I always pick the easy topics…right? lol
When I went into treatment I was surrounded by folks desperate for me to go. I eventually had to get an alcohol intervention.
When I left treatment, I wasn’t surrounded by so much encouragement. Interesting eh?
You’re expected to get on with it.
You’re expected to know what to do.
Many of us, fresh in recovery, developed our addiction from a background of…..beliefs that don’t serve us, is the best way I can put it.
What I mean is, there is always some mal-adaption built into alcoholism, that’s different for every individual, that has to be remedied. It’s always different, but…it’s there.
If you’re lucky, you’ll have raised it, and worked through some of it whilst in alcohol treatment.
For me, I had some dependence and co-dependency issues that I’d developed from childhood, as a result of various separations along the way.
Nobody tells you, at the time, that you’re not responsible for those.
But later, everyone is quick to point out that you are responsible for your alcoholism.
In recovery, I learned that taking responsibility does not automatically equate to work. We sometimes make that mistake.
I’ll never forget my first meeting.
What AA do really well, if you find the right meeting, is the fellowship part.
It’s the realisation that “I am ok” “there are others the same” “it’s ok to reach out when I do need help”.
The thing is, when you combine a co-dependence issue, with a conditioned fear from childhood around asking for help – that’s a pretty potent combination that has a high likelihood of resulting in addiction, you know?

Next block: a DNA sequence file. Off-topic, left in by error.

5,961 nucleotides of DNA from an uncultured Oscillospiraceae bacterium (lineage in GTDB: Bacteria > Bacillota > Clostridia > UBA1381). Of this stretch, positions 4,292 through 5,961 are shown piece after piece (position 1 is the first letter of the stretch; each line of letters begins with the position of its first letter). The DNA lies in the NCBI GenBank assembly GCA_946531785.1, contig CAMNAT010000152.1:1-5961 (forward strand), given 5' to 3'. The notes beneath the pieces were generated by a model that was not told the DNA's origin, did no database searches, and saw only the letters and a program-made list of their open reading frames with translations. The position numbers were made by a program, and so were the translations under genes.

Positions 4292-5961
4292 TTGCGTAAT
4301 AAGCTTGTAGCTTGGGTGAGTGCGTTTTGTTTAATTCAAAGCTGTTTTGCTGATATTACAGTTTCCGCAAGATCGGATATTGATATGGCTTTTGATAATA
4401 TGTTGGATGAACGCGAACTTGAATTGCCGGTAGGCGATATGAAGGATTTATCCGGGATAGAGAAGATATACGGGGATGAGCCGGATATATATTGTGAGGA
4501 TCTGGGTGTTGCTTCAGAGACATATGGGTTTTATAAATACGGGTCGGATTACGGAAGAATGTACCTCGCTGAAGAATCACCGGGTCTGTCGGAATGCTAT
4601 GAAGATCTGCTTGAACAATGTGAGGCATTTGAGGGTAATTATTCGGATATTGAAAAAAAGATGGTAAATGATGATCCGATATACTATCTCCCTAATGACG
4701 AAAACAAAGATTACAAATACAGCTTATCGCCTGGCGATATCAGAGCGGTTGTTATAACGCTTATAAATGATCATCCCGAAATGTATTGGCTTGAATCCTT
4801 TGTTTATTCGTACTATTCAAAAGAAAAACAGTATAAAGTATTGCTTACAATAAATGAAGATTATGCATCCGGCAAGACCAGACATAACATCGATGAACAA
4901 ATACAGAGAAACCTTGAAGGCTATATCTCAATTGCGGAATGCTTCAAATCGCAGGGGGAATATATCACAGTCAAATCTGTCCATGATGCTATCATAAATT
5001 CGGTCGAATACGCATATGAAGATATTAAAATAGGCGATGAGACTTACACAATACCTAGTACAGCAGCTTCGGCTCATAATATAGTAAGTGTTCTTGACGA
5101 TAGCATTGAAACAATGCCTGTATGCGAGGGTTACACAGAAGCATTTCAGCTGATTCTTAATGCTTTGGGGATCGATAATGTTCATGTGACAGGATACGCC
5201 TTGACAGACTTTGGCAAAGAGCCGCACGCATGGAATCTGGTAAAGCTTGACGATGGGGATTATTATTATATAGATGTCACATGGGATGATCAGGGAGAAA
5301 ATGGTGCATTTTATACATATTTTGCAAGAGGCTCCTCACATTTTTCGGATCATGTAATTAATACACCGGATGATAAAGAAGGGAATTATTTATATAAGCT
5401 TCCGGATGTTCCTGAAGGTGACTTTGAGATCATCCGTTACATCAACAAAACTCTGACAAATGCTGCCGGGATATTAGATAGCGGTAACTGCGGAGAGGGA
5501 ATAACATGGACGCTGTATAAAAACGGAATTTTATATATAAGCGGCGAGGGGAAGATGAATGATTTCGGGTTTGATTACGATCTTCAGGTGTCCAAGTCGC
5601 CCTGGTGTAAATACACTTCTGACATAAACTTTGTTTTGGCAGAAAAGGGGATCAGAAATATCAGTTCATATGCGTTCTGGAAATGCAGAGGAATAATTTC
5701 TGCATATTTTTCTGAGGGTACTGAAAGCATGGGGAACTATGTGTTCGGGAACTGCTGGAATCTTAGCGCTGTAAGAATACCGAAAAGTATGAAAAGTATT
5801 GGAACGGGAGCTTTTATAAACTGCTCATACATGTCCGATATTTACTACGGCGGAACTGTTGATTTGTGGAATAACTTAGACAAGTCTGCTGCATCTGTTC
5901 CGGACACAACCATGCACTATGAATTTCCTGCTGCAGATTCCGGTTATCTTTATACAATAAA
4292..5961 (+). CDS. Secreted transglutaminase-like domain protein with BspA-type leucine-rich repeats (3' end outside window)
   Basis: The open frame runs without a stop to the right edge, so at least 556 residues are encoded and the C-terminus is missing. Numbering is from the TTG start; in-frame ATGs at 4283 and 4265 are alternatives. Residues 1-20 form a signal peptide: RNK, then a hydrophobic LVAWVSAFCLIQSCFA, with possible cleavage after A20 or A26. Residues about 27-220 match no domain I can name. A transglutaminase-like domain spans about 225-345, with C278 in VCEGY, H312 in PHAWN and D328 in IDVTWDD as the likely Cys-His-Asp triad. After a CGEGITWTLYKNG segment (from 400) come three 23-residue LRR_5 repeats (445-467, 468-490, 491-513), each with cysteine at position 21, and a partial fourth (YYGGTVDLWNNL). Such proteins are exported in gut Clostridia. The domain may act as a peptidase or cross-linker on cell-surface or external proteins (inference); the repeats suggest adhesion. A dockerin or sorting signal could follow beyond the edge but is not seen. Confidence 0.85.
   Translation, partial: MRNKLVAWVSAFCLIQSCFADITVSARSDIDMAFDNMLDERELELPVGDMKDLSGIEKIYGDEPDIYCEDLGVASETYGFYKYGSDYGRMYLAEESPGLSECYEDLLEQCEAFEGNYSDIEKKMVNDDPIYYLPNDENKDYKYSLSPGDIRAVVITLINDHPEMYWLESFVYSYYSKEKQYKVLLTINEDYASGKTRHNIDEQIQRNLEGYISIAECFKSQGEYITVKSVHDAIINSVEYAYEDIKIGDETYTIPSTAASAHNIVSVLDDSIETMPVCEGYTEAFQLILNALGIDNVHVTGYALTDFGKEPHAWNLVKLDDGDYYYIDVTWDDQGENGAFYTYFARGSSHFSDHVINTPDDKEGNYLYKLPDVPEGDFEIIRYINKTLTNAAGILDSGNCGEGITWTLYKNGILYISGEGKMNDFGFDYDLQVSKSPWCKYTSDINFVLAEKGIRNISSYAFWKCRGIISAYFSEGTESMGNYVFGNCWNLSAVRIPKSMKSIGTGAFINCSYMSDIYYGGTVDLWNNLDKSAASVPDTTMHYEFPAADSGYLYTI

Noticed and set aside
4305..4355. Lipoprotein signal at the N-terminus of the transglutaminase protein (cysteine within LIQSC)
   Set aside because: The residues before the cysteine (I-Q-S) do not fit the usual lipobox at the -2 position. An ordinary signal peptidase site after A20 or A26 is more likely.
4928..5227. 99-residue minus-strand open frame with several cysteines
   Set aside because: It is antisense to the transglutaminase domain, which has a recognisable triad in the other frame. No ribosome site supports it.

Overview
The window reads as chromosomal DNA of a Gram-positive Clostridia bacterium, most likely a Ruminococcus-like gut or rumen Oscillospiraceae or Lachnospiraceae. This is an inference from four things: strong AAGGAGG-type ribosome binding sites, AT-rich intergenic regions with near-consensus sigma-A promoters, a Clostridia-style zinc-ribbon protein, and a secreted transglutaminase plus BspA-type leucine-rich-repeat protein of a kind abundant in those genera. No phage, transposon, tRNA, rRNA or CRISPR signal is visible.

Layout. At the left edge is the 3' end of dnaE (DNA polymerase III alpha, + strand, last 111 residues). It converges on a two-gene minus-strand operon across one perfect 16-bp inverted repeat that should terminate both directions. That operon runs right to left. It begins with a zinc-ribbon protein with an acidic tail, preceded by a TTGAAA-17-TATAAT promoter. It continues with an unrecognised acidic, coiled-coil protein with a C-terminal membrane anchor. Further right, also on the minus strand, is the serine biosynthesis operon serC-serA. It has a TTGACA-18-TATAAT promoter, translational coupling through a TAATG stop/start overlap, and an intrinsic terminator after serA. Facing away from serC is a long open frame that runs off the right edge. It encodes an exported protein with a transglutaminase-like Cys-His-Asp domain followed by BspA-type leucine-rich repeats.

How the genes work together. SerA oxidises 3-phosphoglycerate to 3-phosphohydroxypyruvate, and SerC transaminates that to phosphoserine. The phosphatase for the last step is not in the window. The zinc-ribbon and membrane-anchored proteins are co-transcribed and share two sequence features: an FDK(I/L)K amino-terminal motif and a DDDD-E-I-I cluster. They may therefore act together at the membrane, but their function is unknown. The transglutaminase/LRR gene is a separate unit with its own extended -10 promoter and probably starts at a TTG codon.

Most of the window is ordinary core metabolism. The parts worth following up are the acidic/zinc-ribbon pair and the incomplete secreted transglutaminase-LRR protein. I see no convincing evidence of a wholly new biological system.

So it took a while (read: years) for me to de-condition that out of me – that the criticism, or judgement, I thought I saw in others, when I asked for help – simply wasn’t there in the outside world. I thank my CBT addiction therapist for helping me with that.
Once I gave myself permission to reach out – was when things became so much easier. It was like a release valve.
Suddenly, in so many situations in life where I would previously have isolated myself to seek solace in my “friend” alcohol, I saw other possibilities. They’d been there all along.
It’s ok to miss appointments sometimes. No-one will die because I was 15 minutes late one time.
It’s fine to not know where you’re going in life, and let the current sweep you along for a bit. That’s fine too.
And most importantly, it’s ok to say “I need help – can you help?”
It’s hard to explain how encouraging getting a win like this is. It helps you see beyond the addiction, no matter how dysfunctional your past.
And it provides huge motivation for moving forward – what other internal switches can I flip?
In what other situations are my conclusions skewed – and how are they holding me back, in ways that I can release?
When I get stressed these days, it’s more likely about much more mundane elements of day to day life, instead of a previous trigger for self-esteem or dependence issues.
Day by day I’m learning to be ok with things, no matter how they look. From this perspective, being an alcoholic in recovery doesn’t look or feel so bad.
I’m beginning to see, what we all eventually come to realise – it was never about the alcohol – it was about me.